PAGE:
It is recommended that adults get 7-9 hours of sleep every night but we all know this can sometimes be a challenge. Don’t worry—we’re here to help! We’ve got some tips and useful information for you.
What is Deep Sleep?
Deep sleep, also known as delta sleep, is one of the phases of your sleep cycle and occurs during the first few hours of sleep. This is when your muscles relax and your heart rate decreases, allowing you to truly fall into a “deep sleep.”
Deep sleep is considered a healing phase of sleep because your muscles receive increased blood supply and body tissues are repaired. It’s also incredibly vital for a child’s development since deep sleep affects human growth hormones. The pituitary gland in the brain releases these hormones into the bloodstream during deep sleep. In turn, a lack of sleep can negatively affect this necessary process.
What is REM Sleep?
After deep sleep comes REM sleep. REM stands for rapid eye movement and makes up about 25% of your sleep cycle. Your REM cycle starts approximately 70-90 minutes after you’re asleep and is considered the last of five sleep cycle phases. Keep in mind that you’re constantly cycling through these phases throughout the night so you’ll be in REM multiple times.
REM helps you store memories as well as learn new information. It also affects our mood, which makes sense since we tend to be cranky and irritable when running on little sleep.
Why is Sleep Important?
WebMD lists some serious health consequences associated with not getting enough sleep:
- Heart attack
- Heart disease
- High blood pressure
- Weakened immune system
Benefits of Dreaming
Dreaming also takes place during your REM cycle (and even during non-REM phases of sleep). These dreams are your mind’s way of processing information and even trying to deal with stress.
Dreaming may also aid those suffering from depression because it gives the brain an opportunity to unconsciously face conflict, leading to an increased chance of recovery.
Tips for Deep Sleep
Now that we know why sleep is so vital, here are some tips to help you stay asleep throughout the night.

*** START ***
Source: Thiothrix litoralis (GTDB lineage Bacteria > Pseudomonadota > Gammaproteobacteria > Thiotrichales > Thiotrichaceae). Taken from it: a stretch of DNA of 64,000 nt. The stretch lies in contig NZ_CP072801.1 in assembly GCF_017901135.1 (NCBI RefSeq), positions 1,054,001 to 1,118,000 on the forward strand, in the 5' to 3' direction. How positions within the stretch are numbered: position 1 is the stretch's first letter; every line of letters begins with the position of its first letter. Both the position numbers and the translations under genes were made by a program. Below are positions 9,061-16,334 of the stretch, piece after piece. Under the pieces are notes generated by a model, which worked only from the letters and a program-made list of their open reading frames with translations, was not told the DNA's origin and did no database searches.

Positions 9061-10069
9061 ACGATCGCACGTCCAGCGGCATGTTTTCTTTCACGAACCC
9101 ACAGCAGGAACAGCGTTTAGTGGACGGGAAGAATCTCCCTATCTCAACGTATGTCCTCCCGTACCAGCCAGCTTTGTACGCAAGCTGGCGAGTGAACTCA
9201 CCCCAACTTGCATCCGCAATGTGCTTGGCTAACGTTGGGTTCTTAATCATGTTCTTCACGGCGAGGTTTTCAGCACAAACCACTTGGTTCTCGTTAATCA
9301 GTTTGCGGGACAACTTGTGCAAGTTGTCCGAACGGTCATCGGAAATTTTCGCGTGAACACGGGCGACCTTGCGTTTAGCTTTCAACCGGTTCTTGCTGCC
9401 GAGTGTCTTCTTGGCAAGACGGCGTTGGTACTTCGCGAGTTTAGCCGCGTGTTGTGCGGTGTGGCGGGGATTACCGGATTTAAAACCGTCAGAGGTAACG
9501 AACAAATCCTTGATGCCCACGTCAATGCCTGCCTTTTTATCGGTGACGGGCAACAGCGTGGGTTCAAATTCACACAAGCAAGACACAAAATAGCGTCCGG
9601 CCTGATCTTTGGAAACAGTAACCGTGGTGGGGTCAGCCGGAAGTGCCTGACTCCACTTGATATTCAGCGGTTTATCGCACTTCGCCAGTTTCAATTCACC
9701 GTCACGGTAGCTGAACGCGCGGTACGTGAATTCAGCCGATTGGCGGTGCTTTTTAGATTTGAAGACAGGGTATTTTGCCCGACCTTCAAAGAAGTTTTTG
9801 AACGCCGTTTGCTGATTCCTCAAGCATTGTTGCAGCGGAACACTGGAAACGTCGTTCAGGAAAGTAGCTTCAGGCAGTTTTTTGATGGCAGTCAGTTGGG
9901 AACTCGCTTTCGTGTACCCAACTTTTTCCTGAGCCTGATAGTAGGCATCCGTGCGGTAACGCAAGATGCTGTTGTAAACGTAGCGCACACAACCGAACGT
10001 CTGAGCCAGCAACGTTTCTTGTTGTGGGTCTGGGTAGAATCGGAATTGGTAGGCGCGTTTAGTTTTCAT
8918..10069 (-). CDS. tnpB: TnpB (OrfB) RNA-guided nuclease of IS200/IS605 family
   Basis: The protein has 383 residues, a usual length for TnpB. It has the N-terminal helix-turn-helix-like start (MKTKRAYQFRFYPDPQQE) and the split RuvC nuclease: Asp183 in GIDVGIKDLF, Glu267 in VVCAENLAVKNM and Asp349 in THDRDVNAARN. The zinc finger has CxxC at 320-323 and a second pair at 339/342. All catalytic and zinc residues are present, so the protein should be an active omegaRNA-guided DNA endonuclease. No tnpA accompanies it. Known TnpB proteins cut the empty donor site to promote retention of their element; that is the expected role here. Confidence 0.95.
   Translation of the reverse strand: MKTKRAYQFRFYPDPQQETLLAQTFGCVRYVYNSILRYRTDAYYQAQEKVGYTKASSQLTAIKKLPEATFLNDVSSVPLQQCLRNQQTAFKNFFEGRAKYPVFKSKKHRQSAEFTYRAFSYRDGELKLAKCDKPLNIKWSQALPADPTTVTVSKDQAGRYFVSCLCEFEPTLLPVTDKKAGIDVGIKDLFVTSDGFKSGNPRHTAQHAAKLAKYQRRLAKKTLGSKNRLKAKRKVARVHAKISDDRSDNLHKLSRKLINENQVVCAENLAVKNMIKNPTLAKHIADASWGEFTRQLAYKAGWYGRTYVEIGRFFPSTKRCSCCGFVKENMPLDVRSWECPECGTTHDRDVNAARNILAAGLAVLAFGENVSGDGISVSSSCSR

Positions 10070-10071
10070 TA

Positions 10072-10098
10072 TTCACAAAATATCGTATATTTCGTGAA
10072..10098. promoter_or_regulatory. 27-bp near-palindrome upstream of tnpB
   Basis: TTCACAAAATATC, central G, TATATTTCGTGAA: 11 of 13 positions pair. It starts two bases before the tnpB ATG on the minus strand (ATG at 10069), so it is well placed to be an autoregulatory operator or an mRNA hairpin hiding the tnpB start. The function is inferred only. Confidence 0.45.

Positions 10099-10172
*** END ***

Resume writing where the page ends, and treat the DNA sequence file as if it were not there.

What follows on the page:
1. Avoid Caffeine and Alcohol Before Bed
Yes, some people love their nightcaps but they can sometimes do more harm than good when it comes to healthy sleep.
It’s obvious why caffeine is a no-go (it’s a stimulant).
Alcohol decreases the amount of time you’re in REM sleep, and as we know, REM is vital for your health. You’ll wake up in the morning feeling tired instead of refreshed.
Let’s not forget that alcohol is a diuretic so there’s a good chance you’ll be forced to use the bathroom in the middle of the night, another way in which your sleep is negatively affected.
2. Turn Down Your Thermostat
There’s nothing pleasant about feeling sweaty and overheated in the middle of the night. Having your thermostat set at too high a temperature can seriously impact your sleep. To avoid this discomfort, we recommend setting your thermostat around 65 degrees Fahrenheit.
Worried about cost in the summer? Set your thermostat a bit higher and add some fans to the room to increase air flow.
3. Relax the Body & Mind
Meditation and breathing exercises are a wonderful way to get your body and mind ready for bed.
Close your eyes, feel your breath, and become in tune with each part of your body. Start from your toes and work your way up. Relax your ankles, your legs, your arms. Forget outside stresses for the time being. Toss tomorrow’s to-do list aside and be present in that moment. Give your body and mind permission to rest.
4. Use a Sound Machine
Sound machines are super helpful, especially if you live in a noisy apartment building or vibrant city that never sleeps.
Startling and sudden sounds, such as a car horn or a door slamming, can interrupt your sleep, especially when you have yet to enter deep sleep. Having a constant, relaxing sound can mitigate these disturbances. The soothing sound will act as a buffer from unwanted noises which means a better night’s sleep.
5. Knowledge is Power: Track Your Sleep Stages
Take advantage of modern technology and track your sleep stages. One popular way to do this is through your Fitbit.
How does the device even know you’re sleeping? Well, you’ll be physically at rest! Your lack of movement and lowered heart rate lets the device know that it’s your bedtime.
Your Fitbit will track light sleep, deep sleep, and REM sleep. It will show you what percentage of your total sleep time was spent in each stage. It will also compare your results to others who are of the same sex and age group. Incredibly useful and personalized information is right at your fingertips.
We hope you learned something from this article and wish you healthy, deep sleep!